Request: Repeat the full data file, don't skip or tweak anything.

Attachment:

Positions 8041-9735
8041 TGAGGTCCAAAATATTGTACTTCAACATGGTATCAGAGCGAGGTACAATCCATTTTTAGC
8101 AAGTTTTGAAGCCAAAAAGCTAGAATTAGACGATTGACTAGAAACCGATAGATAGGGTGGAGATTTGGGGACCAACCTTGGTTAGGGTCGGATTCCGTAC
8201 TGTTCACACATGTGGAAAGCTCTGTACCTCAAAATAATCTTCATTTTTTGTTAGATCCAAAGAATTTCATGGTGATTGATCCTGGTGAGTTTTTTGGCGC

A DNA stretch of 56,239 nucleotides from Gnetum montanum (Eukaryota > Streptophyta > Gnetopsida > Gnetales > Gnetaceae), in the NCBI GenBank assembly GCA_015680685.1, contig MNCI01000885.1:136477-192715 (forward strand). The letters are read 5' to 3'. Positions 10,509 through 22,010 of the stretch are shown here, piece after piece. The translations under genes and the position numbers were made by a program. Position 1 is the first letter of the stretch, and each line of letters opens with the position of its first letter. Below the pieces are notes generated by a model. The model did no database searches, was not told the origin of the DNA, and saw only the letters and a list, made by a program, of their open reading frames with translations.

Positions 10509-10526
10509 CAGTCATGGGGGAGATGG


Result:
Positions 8041-9735
8041 TGAGGTCCAAAATATTGTACTTCAACATGGTATCAGAGCGAGGTACAATCCATTTTTAGC
8101 AAGTTTTGAAGCCAAAAAGCTAGAATTAGACGATTGACTAGAAACCGATAGATAGGGTGGAGATTTGGGGACCAACCTTGGTTAGGGTCGGATTCCGTAC
8201 TGTTCACACATGTGGAAAGCTCTGTACCTCAAAATAATCTTCATTTTTTGTTAGATCCAAAGAATTTCATGGTGATTGATCCTGGTGAGTTTTTTGGCGC

A DNA stretch of 56,239 nucleotides from Gnetum montanum (Eukaryota > Streptophyta > Gnetopsida > Gnetales > Gnetaceae), in the NCBI GenBank assembly GCA_015680685.1, contig MNCI01000885.1:136477-192715 (forward strand). The letters are read 5' to 3'. Positions 10,509 through 22,010 of the stretch are shown here, piece after piece. The translations under genes and the position numbers were made by a program. Position 1 is the first letter of the stretch, and each line of letters opens with the position of its first letter. Below the pieces are notes generated by a model. The model did no database searches, was not told the origin of the DNA, and saw only the letters and a list, made by a program, of their open reading frames with translations.

Positions 10509-10526
10509 CAGTCATGGGGGAGATGG